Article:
Over the past few months I have made it my mission to understand more about this and what needs to happen for change to occur. While the advances in medical technology continually astound me (and without a doubt are enabling us to extend life), I believe we can do better.

I believe we have the capacity to build a health system that recognises that the best outcomes for patients isn’t only to survive. By including patients and their experience in the assesemnt process we recognise what matters to them. We create a system that supports them to live.

For me, advocating for that system as well as supporting individuals, is the most meaningful way to create the best possible experience for patients and a place for them from which for them to enjoy the best health possible.

 

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Consumer hearings such as the one I attended earlier this year with Cystic Fibrosis Australia are an important recent addition to the health technology assessment process in Australia. Enhancing initiatives such as these is beneficial to all stakeholders but particularly patients.

 


 

As part of this expanded mission to empower patients, I have been working hard with a group of wonderful individuals from health care organisations, patient advocate groups and the pharmaceutical industry on a project we have called The Patient Voice Initiative. The objective is simple: To enhance the patience voice in health care technology assessment (which includes things like the listing of medications on the PBS and medical devices through medicare). If you would like to be involved with this you can find more information here or via my Facebook page.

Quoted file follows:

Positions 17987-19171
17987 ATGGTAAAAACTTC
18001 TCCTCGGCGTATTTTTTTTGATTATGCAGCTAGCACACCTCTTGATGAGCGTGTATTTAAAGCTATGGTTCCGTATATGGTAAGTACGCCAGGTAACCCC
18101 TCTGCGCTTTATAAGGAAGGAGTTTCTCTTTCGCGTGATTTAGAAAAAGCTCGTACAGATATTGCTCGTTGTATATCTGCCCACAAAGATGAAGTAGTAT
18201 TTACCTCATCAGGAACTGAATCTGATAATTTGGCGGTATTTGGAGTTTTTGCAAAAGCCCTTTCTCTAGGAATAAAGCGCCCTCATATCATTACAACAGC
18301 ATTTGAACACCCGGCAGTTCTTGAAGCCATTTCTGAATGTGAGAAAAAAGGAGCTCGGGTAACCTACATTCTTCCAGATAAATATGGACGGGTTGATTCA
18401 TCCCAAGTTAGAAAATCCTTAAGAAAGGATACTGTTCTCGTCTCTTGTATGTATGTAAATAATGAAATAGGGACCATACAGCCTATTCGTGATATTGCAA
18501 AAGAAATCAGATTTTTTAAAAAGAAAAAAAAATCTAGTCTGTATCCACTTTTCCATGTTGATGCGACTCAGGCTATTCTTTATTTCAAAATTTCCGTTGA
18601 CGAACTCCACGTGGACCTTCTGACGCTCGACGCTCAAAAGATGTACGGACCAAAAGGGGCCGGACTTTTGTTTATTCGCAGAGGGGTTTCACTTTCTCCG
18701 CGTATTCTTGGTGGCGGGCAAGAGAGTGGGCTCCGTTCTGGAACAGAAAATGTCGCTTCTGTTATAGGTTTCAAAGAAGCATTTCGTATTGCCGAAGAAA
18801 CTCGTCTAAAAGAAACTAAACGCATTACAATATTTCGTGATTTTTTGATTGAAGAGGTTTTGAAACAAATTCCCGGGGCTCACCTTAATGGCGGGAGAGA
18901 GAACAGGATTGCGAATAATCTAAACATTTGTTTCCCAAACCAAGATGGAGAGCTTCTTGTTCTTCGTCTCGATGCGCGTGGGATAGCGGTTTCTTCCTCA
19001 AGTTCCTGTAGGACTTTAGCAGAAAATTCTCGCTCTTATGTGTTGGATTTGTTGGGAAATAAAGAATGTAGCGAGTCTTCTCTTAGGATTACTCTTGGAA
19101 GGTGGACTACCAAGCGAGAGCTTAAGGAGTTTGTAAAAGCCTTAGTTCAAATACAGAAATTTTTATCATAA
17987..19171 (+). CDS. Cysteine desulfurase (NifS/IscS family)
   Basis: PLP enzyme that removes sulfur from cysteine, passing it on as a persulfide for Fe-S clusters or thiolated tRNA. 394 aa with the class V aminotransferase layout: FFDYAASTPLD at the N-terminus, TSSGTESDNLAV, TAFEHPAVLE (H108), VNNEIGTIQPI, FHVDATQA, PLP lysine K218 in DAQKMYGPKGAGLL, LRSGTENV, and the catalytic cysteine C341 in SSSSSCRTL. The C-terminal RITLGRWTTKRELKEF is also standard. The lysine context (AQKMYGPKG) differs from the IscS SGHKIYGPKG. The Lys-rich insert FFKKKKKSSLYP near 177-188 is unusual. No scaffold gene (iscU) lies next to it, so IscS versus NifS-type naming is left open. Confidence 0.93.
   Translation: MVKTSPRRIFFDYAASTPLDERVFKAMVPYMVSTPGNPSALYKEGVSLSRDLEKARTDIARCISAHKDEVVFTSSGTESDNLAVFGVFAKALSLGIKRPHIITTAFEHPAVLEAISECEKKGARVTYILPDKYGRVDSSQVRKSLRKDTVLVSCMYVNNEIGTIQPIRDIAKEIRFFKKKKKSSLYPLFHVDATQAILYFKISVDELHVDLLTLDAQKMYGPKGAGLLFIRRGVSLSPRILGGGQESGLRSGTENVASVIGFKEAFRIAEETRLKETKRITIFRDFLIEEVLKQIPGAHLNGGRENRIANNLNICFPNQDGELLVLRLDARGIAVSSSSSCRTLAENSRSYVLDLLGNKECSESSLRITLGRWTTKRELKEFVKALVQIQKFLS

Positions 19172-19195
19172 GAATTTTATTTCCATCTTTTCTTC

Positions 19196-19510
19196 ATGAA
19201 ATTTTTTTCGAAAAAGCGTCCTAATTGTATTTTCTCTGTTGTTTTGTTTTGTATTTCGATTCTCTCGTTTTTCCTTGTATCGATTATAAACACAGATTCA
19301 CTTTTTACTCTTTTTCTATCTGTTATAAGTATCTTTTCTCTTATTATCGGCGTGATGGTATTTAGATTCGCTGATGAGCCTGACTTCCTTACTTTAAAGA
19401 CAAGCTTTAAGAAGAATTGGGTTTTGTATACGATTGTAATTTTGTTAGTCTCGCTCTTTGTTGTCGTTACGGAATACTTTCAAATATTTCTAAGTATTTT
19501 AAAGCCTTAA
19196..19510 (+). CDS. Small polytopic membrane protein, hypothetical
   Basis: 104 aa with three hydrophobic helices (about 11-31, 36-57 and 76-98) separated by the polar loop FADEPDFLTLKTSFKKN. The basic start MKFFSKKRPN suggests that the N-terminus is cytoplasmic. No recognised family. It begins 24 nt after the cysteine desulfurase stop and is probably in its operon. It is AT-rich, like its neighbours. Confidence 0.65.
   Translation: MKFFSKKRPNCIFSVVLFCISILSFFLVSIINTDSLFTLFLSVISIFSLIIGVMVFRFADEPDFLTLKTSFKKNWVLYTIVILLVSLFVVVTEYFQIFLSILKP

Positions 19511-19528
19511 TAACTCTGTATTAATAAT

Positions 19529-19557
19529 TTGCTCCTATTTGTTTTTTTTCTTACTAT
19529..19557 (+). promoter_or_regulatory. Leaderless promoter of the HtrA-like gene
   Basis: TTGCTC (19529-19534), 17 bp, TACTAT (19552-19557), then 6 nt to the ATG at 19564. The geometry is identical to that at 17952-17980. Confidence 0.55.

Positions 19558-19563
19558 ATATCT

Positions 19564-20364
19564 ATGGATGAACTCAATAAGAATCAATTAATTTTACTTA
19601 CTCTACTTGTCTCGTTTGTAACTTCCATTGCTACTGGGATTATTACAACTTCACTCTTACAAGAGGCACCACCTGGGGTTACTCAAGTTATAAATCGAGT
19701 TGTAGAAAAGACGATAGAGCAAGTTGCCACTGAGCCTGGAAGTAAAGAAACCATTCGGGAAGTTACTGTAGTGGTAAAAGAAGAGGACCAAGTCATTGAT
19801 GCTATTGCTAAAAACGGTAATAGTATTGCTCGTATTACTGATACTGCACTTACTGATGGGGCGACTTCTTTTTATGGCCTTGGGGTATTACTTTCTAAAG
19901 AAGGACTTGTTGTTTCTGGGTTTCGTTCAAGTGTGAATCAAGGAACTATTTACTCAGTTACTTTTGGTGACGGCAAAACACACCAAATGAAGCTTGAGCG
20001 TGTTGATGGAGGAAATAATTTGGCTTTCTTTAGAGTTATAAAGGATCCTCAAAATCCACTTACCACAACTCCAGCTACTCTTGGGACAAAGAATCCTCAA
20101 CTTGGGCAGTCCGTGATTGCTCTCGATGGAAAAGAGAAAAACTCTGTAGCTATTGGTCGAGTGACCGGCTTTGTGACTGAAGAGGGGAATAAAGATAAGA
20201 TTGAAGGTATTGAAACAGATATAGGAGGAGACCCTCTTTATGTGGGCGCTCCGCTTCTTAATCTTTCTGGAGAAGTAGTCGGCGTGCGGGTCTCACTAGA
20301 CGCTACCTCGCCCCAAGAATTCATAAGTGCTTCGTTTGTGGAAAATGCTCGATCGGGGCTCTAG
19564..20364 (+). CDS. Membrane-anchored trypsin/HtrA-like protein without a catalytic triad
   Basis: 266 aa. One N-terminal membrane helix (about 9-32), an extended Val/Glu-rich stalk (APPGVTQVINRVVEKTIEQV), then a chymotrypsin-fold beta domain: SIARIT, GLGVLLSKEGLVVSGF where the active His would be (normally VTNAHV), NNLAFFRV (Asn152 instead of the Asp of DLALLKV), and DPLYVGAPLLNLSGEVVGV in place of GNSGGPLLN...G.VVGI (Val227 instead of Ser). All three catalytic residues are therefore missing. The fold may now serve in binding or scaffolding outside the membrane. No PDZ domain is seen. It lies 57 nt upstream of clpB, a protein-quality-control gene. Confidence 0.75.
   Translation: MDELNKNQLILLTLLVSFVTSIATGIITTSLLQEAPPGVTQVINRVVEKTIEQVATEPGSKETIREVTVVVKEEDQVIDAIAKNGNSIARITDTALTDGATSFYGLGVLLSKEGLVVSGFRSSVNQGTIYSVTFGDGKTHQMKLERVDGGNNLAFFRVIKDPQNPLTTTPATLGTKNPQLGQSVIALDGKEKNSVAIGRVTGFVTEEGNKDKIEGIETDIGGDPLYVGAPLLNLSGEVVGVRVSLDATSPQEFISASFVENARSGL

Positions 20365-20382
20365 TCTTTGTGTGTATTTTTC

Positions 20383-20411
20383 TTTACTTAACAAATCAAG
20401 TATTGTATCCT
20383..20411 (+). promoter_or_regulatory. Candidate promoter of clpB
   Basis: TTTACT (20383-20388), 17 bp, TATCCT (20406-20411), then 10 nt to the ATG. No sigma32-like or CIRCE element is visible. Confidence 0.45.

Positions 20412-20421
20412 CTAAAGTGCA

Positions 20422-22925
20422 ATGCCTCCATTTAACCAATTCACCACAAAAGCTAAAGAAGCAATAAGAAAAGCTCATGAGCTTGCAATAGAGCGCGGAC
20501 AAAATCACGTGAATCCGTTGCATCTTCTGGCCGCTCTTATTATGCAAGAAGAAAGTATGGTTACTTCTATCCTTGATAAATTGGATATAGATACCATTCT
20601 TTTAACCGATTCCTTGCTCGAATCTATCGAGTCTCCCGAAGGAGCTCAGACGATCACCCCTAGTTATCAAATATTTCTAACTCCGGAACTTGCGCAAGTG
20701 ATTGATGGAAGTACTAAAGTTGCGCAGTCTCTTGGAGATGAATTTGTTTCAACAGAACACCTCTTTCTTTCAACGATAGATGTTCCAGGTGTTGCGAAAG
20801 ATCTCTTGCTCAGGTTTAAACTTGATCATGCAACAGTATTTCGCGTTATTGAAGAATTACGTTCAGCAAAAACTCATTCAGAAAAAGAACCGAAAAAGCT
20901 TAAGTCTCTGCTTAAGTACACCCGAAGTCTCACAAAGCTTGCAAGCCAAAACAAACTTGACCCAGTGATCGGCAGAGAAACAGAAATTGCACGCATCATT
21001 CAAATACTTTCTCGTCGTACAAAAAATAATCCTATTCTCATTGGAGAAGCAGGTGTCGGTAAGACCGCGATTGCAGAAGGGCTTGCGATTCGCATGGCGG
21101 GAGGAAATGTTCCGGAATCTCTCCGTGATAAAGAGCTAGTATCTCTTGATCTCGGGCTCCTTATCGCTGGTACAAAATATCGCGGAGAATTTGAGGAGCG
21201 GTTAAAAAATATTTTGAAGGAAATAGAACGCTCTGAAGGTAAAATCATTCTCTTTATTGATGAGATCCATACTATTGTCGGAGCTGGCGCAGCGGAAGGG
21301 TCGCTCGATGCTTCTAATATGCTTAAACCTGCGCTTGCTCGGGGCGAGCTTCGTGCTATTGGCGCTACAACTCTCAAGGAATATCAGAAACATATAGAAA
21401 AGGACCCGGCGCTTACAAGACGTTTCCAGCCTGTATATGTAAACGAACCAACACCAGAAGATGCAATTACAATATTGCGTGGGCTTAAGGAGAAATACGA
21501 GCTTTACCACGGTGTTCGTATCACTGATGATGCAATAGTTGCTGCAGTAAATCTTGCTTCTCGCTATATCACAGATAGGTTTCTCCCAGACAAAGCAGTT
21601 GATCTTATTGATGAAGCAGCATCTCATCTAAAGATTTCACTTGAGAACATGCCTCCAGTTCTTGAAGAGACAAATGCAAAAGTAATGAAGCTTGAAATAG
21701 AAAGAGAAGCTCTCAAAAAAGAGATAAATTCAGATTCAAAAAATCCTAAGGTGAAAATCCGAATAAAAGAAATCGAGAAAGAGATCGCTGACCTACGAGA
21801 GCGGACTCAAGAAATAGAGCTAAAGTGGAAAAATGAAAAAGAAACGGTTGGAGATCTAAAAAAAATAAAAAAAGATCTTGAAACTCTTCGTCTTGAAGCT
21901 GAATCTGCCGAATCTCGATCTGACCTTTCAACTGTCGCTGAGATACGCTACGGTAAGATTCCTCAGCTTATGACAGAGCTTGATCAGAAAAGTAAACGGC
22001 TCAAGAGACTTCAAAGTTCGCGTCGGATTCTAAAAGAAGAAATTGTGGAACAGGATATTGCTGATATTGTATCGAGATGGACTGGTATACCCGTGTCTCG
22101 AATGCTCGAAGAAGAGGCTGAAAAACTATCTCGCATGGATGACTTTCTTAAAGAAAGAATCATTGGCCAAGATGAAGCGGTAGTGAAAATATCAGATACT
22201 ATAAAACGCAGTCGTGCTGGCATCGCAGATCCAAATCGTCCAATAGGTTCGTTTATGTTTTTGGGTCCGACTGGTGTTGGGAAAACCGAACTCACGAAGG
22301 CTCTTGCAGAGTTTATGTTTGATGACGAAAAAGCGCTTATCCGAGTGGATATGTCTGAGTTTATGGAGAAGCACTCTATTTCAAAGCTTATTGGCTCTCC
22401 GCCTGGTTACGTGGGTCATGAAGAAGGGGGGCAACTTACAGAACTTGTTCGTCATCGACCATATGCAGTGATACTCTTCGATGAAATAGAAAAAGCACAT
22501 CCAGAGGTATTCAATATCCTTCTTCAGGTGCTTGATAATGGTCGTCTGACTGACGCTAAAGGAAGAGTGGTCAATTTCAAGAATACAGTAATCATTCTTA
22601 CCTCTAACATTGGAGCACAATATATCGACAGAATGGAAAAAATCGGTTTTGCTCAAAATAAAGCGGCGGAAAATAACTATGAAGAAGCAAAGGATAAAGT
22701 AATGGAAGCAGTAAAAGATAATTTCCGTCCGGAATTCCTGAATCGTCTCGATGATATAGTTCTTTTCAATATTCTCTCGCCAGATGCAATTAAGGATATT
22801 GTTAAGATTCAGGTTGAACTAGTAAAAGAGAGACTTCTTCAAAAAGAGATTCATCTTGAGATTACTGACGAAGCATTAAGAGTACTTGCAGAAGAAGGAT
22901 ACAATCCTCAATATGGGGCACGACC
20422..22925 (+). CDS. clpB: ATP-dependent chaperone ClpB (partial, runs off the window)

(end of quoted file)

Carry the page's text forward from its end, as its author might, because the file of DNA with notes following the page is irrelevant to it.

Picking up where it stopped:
*Please note, if you have CF and would like to come along, please let me know so we can adhere to infection control protocol.

I will also be trying to share more articles about the role and potential role of patients in health policy with my community with the intention of providing patient orientated information. In this area knowledge is certainly powerful. I would love your thoughts and feedback on this to help me serve you in the most relevant way. Don’t forget to comment either here or on Facebook and let me know what you would like to know more about and how you would like to see patients included in health care decision making.